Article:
While it was always assumed that this merger of equals would create something uniquely special and important, it was never suggested that either party was "acquiring or controlling" the other. Those terms were never contemplated because they would be rejected on their face as unacceptable to each of these historic, charitable, and successful organizations. Nonetheless, this misperception has been created to serve an agenda that undermines the good faith and emerging trust that is essential in any contemplated merger of this sort.
Sanford Health has a philosophical policy of "only going where we are invited", and it seems as though the incredibly positive beginnings to discussions of the merger of Fairview Health and Sanford Health, has turned into a situation that finds us being unwelcome by some interested parties and key stakeholders of our proposed merger partner. It is inconceivable and unacceptable to me that we would ever propose a merger without the affirmation of these parties.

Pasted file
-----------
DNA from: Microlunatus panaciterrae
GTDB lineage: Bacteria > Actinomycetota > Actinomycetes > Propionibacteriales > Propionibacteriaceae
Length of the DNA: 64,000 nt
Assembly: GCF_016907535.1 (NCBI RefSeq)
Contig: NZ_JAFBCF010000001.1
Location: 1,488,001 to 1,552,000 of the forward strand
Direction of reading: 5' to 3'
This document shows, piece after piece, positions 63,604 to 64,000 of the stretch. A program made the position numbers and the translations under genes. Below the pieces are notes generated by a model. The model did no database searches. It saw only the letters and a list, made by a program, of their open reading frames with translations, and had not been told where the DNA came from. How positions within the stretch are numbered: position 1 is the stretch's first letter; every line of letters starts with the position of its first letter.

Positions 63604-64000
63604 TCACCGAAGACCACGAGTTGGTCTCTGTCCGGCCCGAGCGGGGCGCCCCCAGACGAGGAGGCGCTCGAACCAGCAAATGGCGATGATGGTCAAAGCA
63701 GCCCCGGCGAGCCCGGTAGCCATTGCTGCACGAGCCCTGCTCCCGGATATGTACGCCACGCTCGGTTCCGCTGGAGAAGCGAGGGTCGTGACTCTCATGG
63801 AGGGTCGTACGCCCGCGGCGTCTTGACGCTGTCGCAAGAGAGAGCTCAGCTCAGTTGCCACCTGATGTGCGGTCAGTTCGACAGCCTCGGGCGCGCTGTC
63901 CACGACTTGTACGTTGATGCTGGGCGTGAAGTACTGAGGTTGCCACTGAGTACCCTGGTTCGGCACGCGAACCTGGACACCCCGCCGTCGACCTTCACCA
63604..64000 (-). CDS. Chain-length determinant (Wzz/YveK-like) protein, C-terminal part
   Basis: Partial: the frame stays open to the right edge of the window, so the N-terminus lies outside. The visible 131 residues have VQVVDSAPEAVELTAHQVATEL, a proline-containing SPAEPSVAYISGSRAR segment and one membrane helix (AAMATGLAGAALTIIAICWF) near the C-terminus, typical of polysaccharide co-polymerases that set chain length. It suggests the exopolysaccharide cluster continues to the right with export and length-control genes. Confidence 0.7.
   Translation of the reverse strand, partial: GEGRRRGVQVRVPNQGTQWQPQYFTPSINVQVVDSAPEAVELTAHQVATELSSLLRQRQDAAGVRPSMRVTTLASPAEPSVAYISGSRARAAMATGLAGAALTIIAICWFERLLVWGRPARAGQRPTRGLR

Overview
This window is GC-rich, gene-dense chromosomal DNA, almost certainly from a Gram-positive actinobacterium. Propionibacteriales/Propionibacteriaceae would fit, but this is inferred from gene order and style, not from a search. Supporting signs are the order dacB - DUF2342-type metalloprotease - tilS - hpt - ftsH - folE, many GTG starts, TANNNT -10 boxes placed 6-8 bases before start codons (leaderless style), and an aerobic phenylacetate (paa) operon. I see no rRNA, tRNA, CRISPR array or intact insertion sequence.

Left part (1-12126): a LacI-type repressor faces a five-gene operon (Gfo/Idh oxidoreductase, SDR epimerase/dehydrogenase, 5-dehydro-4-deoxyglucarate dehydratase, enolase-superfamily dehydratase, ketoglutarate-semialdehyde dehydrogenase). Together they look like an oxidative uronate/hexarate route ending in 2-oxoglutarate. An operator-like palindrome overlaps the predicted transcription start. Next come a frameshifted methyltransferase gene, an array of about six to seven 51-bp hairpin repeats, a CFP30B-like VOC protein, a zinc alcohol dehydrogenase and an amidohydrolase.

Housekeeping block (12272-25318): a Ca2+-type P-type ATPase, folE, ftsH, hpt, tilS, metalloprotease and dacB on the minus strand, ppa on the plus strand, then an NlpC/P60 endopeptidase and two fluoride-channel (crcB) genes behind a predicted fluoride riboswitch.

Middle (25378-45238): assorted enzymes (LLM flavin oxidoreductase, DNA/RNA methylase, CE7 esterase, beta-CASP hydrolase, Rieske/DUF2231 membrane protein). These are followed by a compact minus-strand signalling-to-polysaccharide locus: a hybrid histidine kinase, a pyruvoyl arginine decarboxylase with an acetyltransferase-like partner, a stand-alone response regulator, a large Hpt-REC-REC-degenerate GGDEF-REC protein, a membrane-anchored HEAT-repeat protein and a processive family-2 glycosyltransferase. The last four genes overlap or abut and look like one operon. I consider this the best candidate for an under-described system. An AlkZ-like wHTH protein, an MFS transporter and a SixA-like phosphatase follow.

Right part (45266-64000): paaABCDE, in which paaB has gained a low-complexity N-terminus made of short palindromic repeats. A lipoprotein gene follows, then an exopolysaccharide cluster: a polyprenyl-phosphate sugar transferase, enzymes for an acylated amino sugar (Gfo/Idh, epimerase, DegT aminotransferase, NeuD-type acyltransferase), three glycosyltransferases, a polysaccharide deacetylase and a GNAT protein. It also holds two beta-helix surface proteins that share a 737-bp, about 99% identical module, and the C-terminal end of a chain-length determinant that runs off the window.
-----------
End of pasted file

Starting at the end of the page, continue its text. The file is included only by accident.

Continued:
I am now concerned that the good reputation of Sanford may be injured by a process that only intended the highest of ideals and integrity for what we believed to be a compelling solution to the challenges facing health care delivery today and in the future. As such, I think it's time for Sanford to withdraw from this process, and only re-engage if Fairview and the University of Minnesota have sufficiently resolved issues within their relationship and secured a positive understanding by Attorney General Swanson of their intentions and plans. Until those conditions seem resolved it appears prudent for Sanford to disengage from this effort and will do so immediately.
I am providing the above information to our colleagues at Fairview, the Minnesota Attorney General, and the media for public awareness.
Kelby K. Krabbenhoft
CEO, Sanford Health